United States District Court, W.D. North Carolina, Charlotte Division
D. Whitney Chief United States District Judge
MATTER is before the Court on initial review of
Plaintiff's Complaint. (Doc. No. 1). Plaintiff has filed
an application to proceed in forma pauperis. (Doc. No. 2).
Also pending is Plaintiff's Motion to Serve Defendant
Tort Claim Notice. (Doc. No. 4).
addressing Plaintiff's claims, the Court notes that it
has considered Plaintiff's inmate trust fund account
statement and finds that Plaintiff has no funds or inadequate
funds available from which to assess an initial partial
filing fee. See (Doc. No. 3). Therefore, the payment
of an initial partial filing fee is waived. However,
Plaintiff is still liable for the full filing fee and is
directed to pay this fee by monthly payments in accordance
with this order. In accordance with 28 U.S.C. §
1915(b)(2), the correctional facility where Plaintiff is
incarcerated is required to deduct monthly payments of 20% of
the preceding month's income credited to Plaintiff's
trust fund account each time the amount in the account
exceeds $10.00. These monthly payments are to be sent to the
Clerk of Court for the United States District Court for the
Western District of North Carolina until the statutory fee of
$350.00 is paid in full.
Plaintiff Walter Timothy Gause is a prisoner of the State of
North Carolina, currently incarcerated at Tabor Correctional
Institution in Tabor City, North Carolina. The North Carolina
Department of Public Safety website indicates that Plaintiff
was convicted on February 21, 2014, in Mecklenburg County
Superior Court of robbery with a dangerous weapon, and he was
sentenced to 22 years in prison.
filed this action on July 10, 2018, pursuant to 42 U.S.C.
§ 1983, naming the following four persons as Defendants:
(1) Andrew Murray, identified as the district attorney for
Mecklenburg County; (2) Michael Chin, identified as an
assistant district attorney for Mecklenburg County; (3) Glen
Cole, identified as an assistant district attorney for
Mecklenburg County; and (4) Curtis Dreggens, identified as a
detective with the Mecklenburg County Police Department.
(Doc. No. 1 at 3). Plaintiff appears to be bringing a claim
against Defendants for wrongful conviction and prosecutorial
misconduct, asserting the following factual allegations in
his “Statement of Claim”:
Each Defendant. Judicial courts prosecutor and [detective] of
law enforcement dept. upon misconduct collusion and
constitution[al] violation. Mr. Gause civil liberty right
conspiracy. And injury Mr. Gause. By fraud on court, and
fraudulent misrepresentation of evidence, at trial, result in
unlawful wrongful unconstitutional conviction, false
imprisonment, and edit and tamper with video surveillance,
entry at trial cause[d] a fundamental miscarriage of justice,
due to fraud intrinsic extrinsic [unintelligible] perjury.
(Id. at 3-4). For relief, Plaintiff seeks, among
other things, $100 million in damages against Defendants and
an order overturning his conviction. (Id. at 4-5).
STANDARD OF REVIEW
Plaintiff is proceeding in forma pauperis, the Court must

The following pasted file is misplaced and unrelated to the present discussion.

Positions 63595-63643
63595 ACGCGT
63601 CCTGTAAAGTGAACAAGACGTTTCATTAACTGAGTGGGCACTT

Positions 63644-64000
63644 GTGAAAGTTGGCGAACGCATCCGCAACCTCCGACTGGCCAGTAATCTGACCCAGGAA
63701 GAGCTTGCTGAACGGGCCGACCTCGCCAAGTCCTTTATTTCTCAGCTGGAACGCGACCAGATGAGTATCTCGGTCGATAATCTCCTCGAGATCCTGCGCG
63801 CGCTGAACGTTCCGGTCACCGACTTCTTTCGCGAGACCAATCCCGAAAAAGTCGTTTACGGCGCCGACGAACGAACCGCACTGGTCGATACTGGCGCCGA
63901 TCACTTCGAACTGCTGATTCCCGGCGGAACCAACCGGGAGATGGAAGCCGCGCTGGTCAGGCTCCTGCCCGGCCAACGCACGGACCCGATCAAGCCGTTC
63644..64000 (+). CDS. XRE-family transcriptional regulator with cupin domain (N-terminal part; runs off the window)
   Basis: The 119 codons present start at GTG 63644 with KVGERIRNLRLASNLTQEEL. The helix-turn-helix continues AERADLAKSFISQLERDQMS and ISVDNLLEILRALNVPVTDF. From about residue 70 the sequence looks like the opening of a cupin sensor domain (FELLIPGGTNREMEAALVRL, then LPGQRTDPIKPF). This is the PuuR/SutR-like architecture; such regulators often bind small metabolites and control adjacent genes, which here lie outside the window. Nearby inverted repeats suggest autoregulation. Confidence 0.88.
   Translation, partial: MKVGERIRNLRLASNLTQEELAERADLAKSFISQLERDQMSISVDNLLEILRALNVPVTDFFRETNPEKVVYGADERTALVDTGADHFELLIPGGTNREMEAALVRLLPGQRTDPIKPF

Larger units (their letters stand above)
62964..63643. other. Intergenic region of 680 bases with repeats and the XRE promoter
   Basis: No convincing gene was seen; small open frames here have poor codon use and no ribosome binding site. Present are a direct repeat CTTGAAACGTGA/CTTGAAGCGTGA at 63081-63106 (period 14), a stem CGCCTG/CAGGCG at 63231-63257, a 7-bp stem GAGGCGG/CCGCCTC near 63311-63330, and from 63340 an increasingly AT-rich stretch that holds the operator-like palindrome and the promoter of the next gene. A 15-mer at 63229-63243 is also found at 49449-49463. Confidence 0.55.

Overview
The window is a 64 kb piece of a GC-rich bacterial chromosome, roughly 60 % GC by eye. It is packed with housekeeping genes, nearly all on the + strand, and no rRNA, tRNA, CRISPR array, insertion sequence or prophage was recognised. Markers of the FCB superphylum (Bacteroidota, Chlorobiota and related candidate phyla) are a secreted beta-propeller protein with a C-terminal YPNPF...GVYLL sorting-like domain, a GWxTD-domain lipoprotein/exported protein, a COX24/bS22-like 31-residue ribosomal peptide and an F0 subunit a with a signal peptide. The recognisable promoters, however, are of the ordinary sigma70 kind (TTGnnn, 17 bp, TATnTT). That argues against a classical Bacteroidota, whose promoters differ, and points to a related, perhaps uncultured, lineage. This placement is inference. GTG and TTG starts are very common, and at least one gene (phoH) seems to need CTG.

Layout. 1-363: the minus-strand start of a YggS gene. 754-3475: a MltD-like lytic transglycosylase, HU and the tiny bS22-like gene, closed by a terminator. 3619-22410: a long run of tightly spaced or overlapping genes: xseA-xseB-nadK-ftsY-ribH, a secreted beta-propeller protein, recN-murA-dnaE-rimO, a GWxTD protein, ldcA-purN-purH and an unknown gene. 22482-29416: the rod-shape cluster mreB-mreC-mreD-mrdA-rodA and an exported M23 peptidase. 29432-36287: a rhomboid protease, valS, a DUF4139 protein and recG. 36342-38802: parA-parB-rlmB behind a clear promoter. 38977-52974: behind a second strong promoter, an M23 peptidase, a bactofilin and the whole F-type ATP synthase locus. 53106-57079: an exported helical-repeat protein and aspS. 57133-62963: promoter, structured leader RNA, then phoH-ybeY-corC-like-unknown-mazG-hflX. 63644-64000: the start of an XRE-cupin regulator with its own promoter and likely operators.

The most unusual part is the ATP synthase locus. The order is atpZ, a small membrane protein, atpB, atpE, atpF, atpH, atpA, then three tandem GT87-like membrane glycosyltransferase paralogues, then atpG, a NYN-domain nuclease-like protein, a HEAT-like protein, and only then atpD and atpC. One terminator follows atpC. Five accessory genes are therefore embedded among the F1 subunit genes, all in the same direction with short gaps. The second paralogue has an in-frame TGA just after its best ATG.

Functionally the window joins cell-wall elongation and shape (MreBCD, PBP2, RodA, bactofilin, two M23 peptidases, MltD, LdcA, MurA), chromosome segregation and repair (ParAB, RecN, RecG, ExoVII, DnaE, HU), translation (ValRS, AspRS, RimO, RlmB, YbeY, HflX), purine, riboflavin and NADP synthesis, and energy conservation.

review the Complaint to determine whether it is subject to
dismissal on the grounds that it is “frivolous or
malicious [or] fails to state a claim on which relief may be
granted.” 28 U.S.C. § 1915(e)(2). Furthermore,
§ 1915A requires an initial review of a “complaint
in a civil action in which a prisoner seeks redress from a
governmental entity or officer or employee of a governmental
entity, ” and the court must identify cognizable claims
or dismiss the complaint, or any portion of the complaint, if
the complaint is frivolous, malicious, or fails to state a
claim upon which relief may be granted; or seeks monetary
relief from a defendant who is immune from such relief.
frivolity review, this Court must determine whether the
Complaint raises an indisputably meritless legal theory or is
founded upon clearly baseless factual contentions, such as
fantastic or delusional scenarios. Neitzke v.
Williams, 490 U.S. 319, 327-28 (1989). Furthermore, a
pro se complaint must be construed liberally. Haines v.
Kerner, 404 U.S. 519, 520 (1972). However, the liberal
construction requirement will not permit a district court to
ignore a clear failure to allege facts which set forth a
claim that is cognizable under federal law. Weller v.
Dep't of Soc. Servs., 901 F.2d 387 (4th Cir. 1990).
Heck v. Humphrey, 512 U.S. 477 (1994), the United
States Supreme Court held as follows:
[I]n order to recover damages for allegedly unconstitutional
conviction or imprisonment, or for other harm caused by
actions whose unlawfulness would render a conviction or
sentence invalid, a § 1983 plaintiff must prove that the
conviction or sentence has been reversed on direct appeal,
expunged by executive order, declared invalid by a state
tribunal authorized to make such determination, or called
into question by a federal court's issuance of a writ of
habeas corpus, 28 U.S.C. § 2254. A claim for damages
bearing that relationship to a conviction or sentence that
has not been so invalidated is not cognizable under §
1983. Thus, when a state prisoner seeks damages in a
§ 1983 suit, the district court must consider whether a
judgment in favor of the plaintiff would necessarily imply
the invalidity of his conviction or sentence; if it would,
the complaint must be dismissed unless the plaintiff can
demonstrate that the conviction or sentence has already been
invalidated. But if the ...